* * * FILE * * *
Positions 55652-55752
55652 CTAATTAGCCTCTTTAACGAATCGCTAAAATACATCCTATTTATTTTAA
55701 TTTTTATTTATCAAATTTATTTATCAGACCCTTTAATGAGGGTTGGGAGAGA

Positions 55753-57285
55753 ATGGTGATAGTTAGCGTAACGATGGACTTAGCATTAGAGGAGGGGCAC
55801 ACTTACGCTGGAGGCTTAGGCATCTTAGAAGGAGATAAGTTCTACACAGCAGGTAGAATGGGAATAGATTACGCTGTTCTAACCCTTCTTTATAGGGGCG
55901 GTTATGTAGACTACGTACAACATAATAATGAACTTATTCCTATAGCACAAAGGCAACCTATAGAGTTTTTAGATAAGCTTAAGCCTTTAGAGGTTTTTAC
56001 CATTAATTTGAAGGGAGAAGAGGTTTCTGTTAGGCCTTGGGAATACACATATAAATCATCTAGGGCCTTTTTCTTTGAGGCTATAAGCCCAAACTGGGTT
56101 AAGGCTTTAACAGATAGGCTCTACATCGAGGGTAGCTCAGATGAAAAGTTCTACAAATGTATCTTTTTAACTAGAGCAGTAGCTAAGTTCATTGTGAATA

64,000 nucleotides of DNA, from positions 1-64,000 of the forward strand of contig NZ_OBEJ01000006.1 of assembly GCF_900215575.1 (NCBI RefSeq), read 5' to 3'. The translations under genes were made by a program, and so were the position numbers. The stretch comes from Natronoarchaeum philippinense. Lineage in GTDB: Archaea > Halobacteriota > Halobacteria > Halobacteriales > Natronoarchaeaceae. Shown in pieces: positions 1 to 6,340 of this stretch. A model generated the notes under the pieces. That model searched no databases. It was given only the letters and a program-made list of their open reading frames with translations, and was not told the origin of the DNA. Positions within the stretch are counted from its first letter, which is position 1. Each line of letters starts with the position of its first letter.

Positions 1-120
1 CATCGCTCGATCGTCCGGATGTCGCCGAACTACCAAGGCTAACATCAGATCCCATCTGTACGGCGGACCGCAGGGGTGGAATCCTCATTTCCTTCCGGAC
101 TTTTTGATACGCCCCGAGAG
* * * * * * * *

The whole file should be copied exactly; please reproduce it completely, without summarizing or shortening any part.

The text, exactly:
Positions 55652-55752
55652 CTAATTAGCCTCTTTAACGAATCGCTAAAATACATCCTATTTATTTTAA
55701 TTTTTATTTATCAAATTTATTTATCAGACCCTTTAATGAGGGTTGGGAGAGA

Positions 55753-57285
55753 ATGGTGATAGTTAGCGTAACGATGGACTTAGCATTAGAGGAGGGGCAC
55801 ACTTACGCTGGAGGCTTAGGCATCTTAGAAGGAGATAAGTTCTACACAGCAGGTAGAATGGGAATAGATTACGCTGTTCTAACCCTTCTTTATAGGGGCG
55901 GTTATGTAGACTACGTACAACATAATAATGAACTTATTCCTATAGCACAAAGGCAACCTATAGAGTTTTTAGATAAGCTTAAGCCTTTAGAGGTTTTTAC
56001 CATTAATTTGAAGGGAGAAGAGGTTTCTGTTAGGCCTTGGGAATACACATATAAATCATCTAGGGCCTTTTTCTTTGAGGCTATAAGCCCAAACTGGGTT
56101 AAGGCTTTAACAGATAGGCTCTACATCGAGGGTAGCTCAGATGAAAAGTTCTACAAATGTATCTTTTTAACTAGAGCAGTAGCTAAGTTCATTGTGAATA

64,000 nucleotides of DNA, from positions 1-64,000 of the forward strand of contig NZ_OBEJ01000006.1 of assembly GCF_900215575.1 (NCBI RefSeq), read 5' to 3'. The translations under genes were made by a program, and so were the position numbers. The stretch comes from Natronoarchaeum philippinense. Lineage in GTDB: Archaea > Halobacteriota > Halobacteria > Halobacteriales > Natronoarchaeaceae. Shown in pieces: positions 1 to 6,340 of this stretch. A model generated the notes under the pieces. That model searched no databases. It was given only the letters and a program-made list of their open reading frames with translations, and was not told the origin of the DNA. Positions within the stretch are counted from its first letter, which is position 1. Each line of letters starts with the position of its first letter.

Positions 1-120
1 CATCGCTCGATCGTCCGGATGTCGCCGAACTACCAAGGCTAACATCAGATCCCATCTGTACGGCGGACCGCAGGGGTGGAATCCTCATTTCCTTCCGGAC
101 TTTTTGATACGCCCCGAGAG